As I thought and prayed about it, I felt comfortable with the decision to go home. We had to sign an AMA form, but I was not impressed with the pediatrician. She did not explain any risks we were assuming, nor did she tell us what to look for in Simon as warning signs that we needed to return to the hospital. It was an experience that assured me again that as William and Simon’s parents, Ty and I are the ones who ultimately have the stewardship over their health and well-being. I think it’s too bad that so many doctors are unwilling to really listen to parents or even try to understand their perspective. (I know there are good ones too. I just didn’t happen to come in contact with any through this experience). So we took our baby away from the hospital against medical advice, and I have to say: I feel so much better being at home. Simon is breathing really well. We’ve gotten more rest. Will gets to be with us. And I don’t see any downsides to our decision. I’m so grateful that we have the Spirit to help us make these decisions because otherwise, I think this would have been another depressing day in the hospital rather than a chance to be all together as a family and start recovering from an intense birth.

Overall, our outcomes were good, but this birth was nothing like the home birth I had pictured. It was fast and furious and pure chaos, but Simon has such a sweet and relaxed personality which has made the experience sweeter. The highlight was definitely when Will came to meet his brother. I wasn't sure how much he understood about the baby brother in my belly being an actual human, but as soon as he came in the hospital room, he knew his brother and was enamored with him. He didn't want anyone else to have a turn holding him, and he was so sweet with him. It melted my heart and made the train wreck of the morning worth it.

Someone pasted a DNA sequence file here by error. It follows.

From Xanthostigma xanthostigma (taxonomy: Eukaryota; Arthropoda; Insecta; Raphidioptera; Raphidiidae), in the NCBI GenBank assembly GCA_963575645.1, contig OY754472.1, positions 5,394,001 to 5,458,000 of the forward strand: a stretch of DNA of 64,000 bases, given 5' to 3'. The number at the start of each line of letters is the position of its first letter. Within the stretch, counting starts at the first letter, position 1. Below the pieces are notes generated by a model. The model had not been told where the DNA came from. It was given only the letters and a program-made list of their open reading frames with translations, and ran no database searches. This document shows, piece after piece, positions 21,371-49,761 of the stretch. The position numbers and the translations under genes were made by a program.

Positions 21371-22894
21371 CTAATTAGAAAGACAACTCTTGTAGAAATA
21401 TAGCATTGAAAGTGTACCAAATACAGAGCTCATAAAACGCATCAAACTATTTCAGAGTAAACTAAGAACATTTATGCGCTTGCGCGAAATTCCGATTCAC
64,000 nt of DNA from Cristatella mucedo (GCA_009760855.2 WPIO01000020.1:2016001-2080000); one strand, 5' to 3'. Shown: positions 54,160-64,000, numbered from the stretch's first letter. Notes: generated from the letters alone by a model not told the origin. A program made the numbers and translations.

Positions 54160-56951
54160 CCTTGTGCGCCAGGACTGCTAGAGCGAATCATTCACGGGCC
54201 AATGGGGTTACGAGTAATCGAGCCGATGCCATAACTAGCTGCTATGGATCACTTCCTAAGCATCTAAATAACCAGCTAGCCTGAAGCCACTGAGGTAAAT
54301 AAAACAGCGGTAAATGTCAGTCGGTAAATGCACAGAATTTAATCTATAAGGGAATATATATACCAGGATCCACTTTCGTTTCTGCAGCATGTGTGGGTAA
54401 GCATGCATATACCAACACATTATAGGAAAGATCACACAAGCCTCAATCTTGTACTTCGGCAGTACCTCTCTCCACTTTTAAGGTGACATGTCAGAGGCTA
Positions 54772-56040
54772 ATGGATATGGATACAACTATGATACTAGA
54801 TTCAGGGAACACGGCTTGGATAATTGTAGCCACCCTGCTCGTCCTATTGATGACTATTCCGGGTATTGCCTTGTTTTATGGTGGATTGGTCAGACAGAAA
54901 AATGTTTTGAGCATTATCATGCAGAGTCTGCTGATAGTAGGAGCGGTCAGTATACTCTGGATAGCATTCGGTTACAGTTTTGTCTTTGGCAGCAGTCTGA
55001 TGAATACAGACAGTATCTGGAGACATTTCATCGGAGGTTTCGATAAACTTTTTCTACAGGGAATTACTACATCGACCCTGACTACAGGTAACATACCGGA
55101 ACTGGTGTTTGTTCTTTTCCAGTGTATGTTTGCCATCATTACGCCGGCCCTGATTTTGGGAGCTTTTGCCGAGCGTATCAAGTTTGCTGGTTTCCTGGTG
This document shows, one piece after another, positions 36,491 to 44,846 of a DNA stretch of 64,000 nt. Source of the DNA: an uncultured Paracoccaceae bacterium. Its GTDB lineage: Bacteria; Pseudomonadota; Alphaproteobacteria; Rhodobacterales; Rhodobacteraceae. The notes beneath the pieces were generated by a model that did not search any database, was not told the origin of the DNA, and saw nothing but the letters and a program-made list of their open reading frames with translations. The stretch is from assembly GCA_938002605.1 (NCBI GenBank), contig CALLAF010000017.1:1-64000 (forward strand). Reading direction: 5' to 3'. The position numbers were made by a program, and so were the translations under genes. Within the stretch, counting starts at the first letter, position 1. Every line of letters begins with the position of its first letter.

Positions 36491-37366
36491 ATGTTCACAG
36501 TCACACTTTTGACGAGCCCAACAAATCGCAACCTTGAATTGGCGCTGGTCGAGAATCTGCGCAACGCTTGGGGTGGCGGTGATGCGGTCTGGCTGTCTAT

This was not the birth I wanted or had planned, and that's been hard and emotional, and I'm sad about it which is okay. It doesn't mean I don't love my baby or that I'm not grateful for hospitals and medical professionals, but I'm allowed to be sad, and I am. I'm counting my blessings that Simon is doing well and was born without surgery. I'm humbled that he was released from the NICU relatively quickly. I'm so glad I didn't need an epidural, so I could walk around immediately and feel ready to go right away. Most of all, I'm grateful for constant promptings from the Spirit that brought Simon safely here. My heart is truly overflowing.